Background: Attention-deficit hyperactivity disorder (ADHD) has been associated with socioeconomic difficulties later in life. Little research in this area has been based on longitudinal and community studies. Aims: To examine the relationship between childhood attention problems and socioeconomic status 18 years later. Method Using a French community sample of 1103 youths followed from 1991 to 2009, we tested associations between childhood attention problems and socioeconomic status between ages 22 and 35 years, adjusting for potential childhood and family confounders. Results: Individuals with high levels of childhood attention problems were three times more likely to experience subsequent socioeconomic disadvantage than those with low levels of attention problems (odds ratio 3.44, 95% CI 1.72-6.92). This association remained statistically significant even after adjusting for childhood externalising problems, low family income, parental divorce and parental alcohol problems. Conclusions: This longitudinal community-based study shows an association between childhood attention problems and socioeconomic disadvantage in adulthood. Taking into account ADHD and associated difficulties could help reduce the long-term socioeconomic burden of the disorder.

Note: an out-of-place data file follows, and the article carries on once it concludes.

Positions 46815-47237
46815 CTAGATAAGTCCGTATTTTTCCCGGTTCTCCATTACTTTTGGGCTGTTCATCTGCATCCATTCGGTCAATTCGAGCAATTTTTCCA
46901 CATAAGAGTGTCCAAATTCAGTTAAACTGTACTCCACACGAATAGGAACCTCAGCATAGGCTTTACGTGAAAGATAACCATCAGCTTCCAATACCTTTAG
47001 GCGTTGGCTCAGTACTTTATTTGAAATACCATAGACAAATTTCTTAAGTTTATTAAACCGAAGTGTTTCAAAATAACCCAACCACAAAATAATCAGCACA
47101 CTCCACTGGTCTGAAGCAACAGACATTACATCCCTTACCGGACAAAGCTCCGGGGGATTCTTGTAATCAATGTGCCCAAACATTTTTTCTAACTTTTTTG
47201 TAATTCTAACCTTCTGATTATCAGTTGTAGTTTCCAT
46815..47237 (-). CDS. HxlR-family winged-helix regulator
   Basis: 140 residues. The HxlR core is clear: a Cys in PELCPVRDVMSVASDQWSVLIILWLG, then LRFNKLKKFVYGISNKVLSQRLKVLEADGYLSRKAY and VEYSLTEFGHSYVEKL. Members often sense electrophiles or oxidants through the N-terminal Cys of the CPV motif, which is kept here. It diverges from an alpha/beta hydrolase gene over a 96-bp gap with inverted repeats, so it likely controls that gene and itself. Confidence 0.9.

ASJC Scopus subject areas
- Psychiatry and Mental health